Fort Bragg shoppers participated in a guided Cooking Matters shopping tour through the South Post Commissary Nov. 14.

The Cooking Matters shopping tours were part of the many events the program launched at the beginning of the week at different locations across Fort Bragg.

Cooking Matters volunteers led the tours, giving participants tips about healthier food options, unit pricing, as well as reading and understanding food nutrition labels, all while on a budget.

“The tours are to help people make nutritional choices on a budget,” Sarah L. Sandifer, a volunteer with the Inter Faith Food Shuttle and tour guide said.

While leading the small groups through the commissary, Sandifer said many of the participants were very savvy and shared their own tips about food shopping.

“It was fantastic,” Sandifer said about the tours. “They learned a lot and I did too.”

Homemaker Emily R. Shipley, she said the tours were informative and she learned the importance of reading the labels.

“It was really well done and they knew what they were talking about,” Shipley said.

Close to a hundred Fort Bragg shoppers participated in the tours, surprising Christine Berman, a manager with Share Our Strength, who helped with the Cooking Matters shopping tours.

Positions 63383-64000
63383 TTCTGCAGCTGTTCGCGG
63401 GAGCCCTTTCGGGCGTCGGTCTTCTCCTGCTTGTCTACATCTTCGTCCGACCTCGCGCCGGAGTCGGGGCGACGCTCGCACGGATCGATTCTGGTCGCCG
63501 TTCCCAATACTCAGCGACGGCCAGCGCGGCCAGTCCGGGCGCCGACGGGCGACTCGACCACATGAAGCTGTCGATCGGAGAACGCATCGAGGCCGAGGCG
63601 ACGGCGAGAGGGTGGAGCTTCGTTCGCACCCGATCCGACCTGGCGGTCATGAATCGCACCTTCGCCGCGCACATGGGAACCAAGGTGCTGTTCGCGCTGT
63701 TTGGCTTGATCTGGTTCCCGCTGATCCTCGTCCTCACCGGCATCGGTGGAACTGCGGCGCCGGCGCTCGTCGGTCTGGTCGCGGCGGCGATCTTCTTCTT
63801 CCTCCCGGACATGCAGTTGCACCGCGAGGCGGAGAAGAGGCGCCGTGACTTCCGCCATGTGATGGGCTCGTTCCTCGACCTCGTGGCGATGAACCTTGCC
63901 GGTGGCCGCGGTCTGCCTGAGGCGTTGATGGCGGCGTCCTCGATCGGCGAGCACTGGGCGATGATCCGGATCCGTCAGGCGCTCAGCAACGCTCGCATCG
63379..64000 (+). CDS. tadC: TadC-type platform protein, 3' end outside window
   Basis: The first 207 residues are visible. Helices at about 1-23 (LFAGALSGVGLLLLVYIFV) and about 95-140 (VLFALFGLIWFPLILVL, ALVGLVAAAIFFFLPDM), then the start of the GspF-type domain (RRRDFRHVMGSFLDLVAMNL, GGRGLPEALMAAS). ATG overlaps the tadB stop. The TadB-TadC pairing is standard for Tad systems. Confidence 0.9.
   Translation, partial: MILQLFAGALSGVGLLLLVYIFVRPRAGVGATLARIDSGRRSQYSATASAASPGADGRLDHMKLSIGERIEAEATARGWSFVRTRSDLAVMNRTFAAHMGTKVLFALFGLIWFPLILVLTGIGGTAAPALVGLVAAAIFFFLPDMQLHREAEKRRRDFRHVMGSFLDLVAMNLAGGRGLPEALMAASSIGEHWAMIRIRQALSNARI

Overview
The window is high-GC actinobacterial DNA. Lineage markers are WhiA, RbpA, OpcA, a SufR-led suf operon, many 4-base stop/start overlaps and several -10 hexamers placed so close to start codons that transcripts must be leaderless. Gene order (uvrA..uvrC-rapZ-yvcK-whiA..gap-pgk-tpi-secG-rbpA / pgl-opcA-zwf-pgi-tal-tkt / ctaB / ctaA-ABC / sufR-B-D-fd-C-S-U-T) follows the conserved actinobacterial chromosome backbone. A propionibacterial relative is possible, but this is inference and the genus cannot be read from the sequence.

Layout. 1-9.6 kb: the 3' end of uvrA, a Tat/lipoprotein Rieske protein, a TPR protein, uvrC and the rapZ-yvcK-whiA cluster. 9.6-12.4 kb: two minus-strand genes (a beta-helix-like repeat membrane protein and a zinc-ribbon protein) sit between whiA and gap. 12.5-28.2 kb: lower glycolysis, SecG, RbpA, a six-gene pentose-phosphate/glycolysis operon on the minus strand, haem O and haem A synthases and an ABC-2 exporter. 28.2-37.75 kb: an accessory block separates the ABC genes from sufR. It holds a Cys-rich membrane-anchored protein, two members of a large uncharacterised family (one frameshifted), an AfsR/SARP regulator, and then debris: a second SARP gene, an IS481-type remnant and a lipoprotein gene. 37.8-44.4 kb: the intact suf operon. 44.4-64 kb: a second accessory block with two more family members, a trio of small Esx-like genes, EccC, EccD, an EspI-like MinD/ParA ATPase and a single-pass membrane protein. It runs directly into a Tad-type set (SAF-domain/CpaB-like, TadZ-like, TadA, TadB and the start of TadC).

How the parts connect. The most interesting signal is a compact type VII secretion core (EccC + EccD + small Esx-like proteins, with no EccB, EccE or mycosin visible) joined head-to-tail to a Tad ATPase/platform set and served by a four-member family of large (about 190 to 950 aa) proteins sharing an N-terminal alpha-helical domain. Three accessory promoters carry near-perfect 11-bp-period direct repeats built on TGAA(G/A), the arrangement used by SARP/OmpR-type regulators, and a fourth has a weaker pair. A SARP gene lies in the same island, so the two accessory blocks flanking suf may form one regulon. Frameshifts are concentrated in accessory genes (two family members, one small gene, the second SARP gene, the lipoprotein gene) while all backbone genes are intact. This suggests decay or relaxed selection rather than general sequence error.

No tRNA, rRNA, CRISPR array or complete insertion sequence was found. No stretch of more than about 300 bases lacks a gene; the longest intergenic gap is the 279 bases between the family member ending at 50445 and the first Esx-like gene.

“We have tours like this across the country and this is the first time tours have happened on a scale like this,” Berman said.

“We want people to feel inspired to cook more at home and to have a healthier diet,” Berman added about the goals for the tours.

Tracey A. Baker, another homemaker who participated in a tour, said she learned a lot about making better food choices.

“We could all use healthier eating habits,” Baker said about her Family. “I’ll pay more attention to the labels,” she said.

“It’s good for somebody like me who doesn’t know about nutrition,” she added.

After the tour, each group was given a challenge to apply what they learned and select items from the five main food groups for a healthy meal under a $10 budget constraint.

“Healthy eating is delicious and possible within any budget,” Berman said. “The commissary is a great partner in healthy eating.”

The Cooking Matters program had different events scheduled throughout the week and is part of the Healthy Base Initiative campaign, in which Fort Bragg and two other installations participated.

Natascha I. Bruce, a health promotion research assistant for Fort Bragg said there was a fantastic turnout for the different events and she received a lot of positive feedback.

One goal Bruce said she was planning to implement was daycare for the Cooking Matters cooking classes.

“It was one of the hiccups we found,” Bruce said about the Cooking Matters activity.

To continue with the Healthy Base Initiative, Bruce said that within the next three months, cooking classes would be available at the neighborhood centers, along with daycare for those who need it.

“We want to make Fort Bragg a fit and ready community, ” she said.